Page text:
Many of the great firearms in history underwent a protracted development period. Most were slow to gain acceptance. The Beretta 92 and GLOCK pistols, for example, faced an uphill struggle. The Johnson rifles were interesting rifles never quite caught on.
Many of those using the AR-15 rifle today do not realize how old the original design really is and how tough the development and acceptance of the Colt AR-15 really was. But good rifles are often long-lived.
The Lee Enfield, as an example, fought the Zulus prior to 1900 and was on the front line in Korea. It is still a fixture of the Canada Rangers. The history of AK rifles speaks for itself. The AR-15 rifle is another legend.
The AR may be nearing middle age, but its most important improvements are pretty fresh. The AR-15 is a sophisticated system that performs well. It is easy to maintain and quite accurate.
Many of the rifles in use in training our young warriors are older than the soldiers using them. (Rifles on the front line are a different matter.) Yet they continue to serve. The rifle is the first choice of top-notch security teams and armies.
Note the Israelis have their own Galil and thousands—perhaps hundreds of thousands—of captured AK-pattern rifles. They seem to prefer the AR-15 types. Those of us that have a choice of any weapon system most often choose the AR rifle.
The rifle was developed by Eugene Stoner and the contract was awarded to Colt to produce the rifle. The M16 was designed as a counter to the fully automatic AK-47 rifle. The AR cartridge was developed from a high-velocity varmint round, the .222 Remington.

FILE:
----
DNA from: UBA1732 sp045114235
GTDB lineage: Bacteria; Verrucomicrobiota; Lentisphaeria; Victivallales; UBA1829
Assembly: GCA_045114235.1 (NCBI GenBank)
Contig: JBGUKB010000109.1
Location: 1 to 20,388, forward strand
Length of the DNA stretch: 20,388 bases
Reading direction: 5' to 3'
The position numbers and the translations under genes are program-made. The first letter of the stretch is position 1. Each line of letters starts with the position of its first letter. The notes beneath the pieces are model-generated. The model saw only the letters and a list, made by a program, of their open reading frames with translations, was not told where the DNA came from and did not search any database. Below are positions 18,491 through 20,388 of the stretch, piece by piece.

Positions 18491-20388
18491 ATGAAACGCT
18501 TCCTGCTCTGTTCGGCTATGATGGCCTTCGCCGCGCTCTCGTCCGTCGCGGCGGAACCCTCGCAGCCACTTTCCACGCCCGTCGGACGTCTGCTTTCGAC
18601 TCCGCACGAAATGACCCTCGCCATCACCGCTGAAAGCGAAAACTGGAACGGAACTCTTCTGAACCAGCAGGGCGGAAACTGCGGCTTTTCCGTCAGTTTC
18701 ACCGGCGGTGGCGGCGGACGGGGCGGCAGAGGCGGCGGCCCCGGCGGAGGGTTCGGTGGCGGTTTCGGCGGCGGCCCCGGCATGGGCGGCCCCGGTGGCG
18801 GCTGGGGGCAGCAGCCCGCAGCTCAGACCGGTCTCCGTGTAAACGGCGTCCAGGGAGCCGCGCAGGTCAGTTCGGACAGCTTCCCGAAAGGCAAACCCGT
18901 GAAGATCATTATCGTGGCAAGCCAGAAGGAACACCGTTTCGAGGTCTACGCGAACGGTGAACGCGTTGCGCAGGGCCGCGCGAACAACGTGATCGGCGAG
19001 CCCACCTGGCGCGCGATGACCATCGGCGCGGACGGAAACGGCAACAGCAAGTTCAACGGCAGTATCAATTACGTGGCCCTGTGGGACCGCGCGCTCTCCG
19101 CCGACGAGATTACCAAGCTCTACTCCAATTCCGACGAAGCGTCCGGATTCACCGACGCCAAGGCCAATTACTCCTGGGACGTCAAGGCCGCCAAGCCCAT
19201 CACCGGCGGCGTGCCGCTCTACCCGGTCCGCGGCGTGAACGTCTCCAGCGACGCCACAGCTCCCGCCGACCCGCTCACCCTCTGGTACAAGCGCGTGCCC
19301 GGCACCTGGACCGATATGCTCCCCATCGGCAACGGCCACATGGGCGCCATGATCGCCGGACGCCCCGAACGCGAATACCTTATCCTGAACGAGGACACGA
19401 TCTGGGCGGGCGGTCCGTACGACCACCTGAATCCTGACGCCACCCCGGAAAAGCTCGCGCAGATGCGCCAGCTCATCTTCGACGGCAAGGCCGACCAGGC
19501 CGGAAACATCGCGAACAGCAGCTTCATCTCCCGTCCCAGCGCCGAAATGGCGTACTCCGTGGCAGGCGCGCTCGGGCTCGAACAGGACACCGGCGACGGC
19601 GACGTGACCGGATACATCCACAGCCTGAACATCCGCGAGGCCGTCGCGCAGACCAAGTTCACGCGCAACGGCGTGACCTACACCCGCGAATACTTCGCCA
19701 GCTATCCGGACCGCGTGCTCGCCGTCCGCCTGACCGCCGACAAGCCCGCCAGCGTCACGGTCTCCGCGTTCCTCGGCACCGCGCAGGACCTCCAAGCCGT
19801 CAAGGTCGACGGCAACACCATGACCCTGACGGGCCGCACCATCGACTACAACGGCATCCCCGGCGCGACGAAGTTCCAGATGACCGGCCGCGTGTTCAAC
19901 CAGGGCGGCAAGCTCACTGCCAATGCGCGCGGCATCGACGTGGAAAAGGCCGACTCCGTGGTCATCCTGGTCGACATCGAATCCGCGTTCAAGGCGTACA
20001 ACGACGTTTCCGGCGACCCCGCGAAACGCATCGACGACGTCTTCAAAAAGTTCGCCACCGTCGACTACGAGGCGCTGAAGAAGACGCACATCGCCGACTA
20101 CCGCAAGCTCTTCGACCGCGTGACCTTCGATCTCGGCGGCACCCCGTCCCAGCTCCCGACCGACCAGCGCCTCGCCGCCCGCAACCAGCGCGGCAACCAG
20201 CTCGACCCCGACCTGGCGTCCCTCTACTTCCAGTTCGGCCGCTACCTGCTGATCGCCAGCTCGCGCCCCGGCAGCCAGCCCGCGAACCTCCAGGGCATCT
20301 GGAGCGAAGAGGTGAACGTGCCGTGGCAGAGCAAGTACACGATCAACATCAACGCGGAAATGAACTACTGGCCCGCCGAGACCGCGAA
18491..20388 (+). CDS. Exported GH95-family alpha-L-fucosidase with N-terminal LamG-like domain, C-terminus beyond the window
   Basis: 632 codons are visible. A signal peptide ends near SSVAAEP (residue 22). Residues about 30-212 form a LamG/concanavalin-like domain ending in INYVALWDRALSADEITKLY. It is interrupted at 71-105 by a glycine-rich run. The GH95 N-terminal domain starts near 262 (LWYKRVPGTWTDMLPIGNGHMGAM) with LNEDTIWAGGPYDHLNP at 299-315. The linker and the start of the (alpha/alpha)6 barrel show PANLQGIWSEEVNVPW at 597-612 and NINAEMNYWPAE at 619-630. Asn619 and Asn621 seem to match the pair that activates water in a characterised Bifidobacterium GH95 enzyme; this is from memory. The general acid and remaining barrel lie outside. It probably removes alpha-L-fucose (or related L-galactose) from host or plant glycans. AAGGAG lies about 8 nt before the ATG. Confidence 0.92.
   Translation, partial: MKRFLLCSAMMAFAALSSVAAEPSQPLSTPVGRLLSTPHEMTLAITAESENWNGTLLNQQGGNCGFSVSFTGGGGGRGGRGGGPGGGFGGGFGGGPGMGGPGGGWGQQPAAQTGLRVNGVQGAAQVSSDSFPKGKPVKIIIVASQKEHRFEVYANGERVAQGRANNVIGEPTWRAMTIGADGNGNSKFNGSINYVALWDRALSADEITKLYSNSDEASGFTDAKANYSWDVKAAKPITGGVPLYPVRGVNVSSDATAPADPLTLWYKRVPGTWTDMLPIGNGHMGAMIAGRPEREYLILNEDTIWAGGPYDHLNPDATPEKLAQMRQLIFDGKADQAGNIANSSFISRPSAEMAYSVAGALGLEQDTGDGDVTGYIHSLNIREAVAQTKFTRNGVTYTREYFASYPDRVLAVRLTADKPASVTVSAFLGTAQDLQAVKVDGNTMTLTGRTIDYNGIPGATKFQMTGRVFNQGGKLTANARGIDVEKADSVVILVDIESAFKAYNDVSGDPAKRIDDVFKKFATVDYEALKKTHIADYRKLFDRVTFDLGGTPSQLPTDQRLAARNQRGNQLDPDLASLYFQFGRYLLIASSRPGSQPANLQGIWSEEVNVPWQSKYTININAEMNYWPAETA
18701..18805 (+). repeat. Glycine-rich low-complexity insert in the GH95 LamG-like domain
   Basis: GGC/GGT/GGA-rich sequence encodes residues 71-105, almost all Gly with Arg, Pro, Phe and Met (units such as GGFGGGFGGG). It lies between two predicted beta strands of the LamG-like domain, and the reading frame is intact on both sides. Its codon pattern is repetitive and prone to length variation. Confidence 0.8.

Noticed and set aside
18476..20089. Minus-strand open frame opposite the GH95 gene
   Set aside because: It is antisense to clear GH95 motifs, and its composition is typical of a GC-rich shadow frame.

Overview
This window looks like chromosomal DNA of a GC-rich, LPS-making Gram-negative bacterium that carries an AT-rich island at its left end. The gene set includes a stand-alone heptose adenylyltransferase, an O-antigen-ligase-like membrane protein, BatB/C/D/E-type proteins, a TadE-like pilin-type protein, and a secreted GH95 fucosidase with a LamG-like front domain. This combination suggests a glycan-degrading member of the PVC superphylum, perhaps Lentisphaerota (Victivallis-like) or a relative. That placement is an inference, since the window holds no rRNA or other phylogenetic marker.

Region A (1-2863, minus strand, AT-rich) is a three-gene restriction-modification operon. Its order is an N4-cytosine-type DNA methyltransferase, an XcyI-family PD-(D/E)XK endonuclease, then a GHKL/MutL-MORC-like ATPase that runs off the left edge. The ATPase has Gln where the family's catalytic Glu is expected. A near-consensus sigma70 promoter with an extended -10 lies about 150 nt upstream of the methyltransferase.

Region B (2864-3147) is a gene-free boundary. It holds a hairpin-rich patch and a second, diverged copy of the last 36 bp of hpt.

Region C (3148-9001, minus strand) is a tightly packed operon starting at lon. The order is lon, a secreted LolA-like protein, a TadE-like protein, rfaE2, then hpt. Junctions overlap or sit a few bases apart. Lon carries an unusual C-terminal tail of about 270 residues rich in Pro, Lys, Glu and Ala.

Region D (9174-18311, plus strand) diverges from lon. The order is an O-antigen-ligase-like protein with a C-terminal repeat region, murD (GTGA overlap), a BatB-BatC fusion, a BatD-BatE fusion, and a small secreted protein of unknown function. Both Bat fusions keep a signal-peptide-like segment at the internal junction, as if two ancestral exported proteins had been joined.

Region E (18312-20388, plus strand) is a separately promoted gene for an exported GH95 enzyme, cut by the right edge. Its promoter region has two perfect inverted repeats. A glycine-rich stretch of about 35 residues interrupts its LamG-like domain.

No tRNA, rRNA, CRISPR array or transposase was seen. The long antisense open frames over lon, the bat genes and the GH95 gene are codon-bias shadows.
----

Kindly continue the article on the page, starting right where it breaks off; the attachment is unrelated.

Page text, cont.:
Low recoil, longer range than pistol caliber carbines, and control in fully automatic fire were important parts of the Stoner design.
Early Errors and Problems
The AR is gas-operated. The gas doesn’t operate by a piston—at least in the vast majority of the rifles—but the gas is led directly to the bolt in this gas impingement system.
When the rifle was issued in Vietnam, the lightweight, accuracy, controllability and easy firepower were greatly appreciated. Soldiers on long patrols could carry a lot of ammunition.
But Army Ordnance made a grievous error (that Congress later concluded verged on criminal negligence). The original 5.56mm loading was developed for a clean burn and high energy.
The Army specified that the same ball powder used in the 7.62mm NATO cartridge be used in service ammunition. The result was a different pressure curve and clogged gas ports.
Worse, after the problem was identified, the Army did not withdraw the ammunition from service in Vietnam. The AR was not originally issued with cleaning gear! Even the original low-maintenance rifle, the M1 carbine, needed cleaning frequently.
The Army entered into several knee-jerk fixes. One was to issue cleaning kits and a comic book-type cleaning manual.
Modifications and Improvements
Colt was asked to modify the firearms to function with ball powder-loaded ammunition. The problem was met with a recoil device with an “internal plurality of masses” that was geared for the ball load. They also increased extractor tension to help in extracting the cartridge.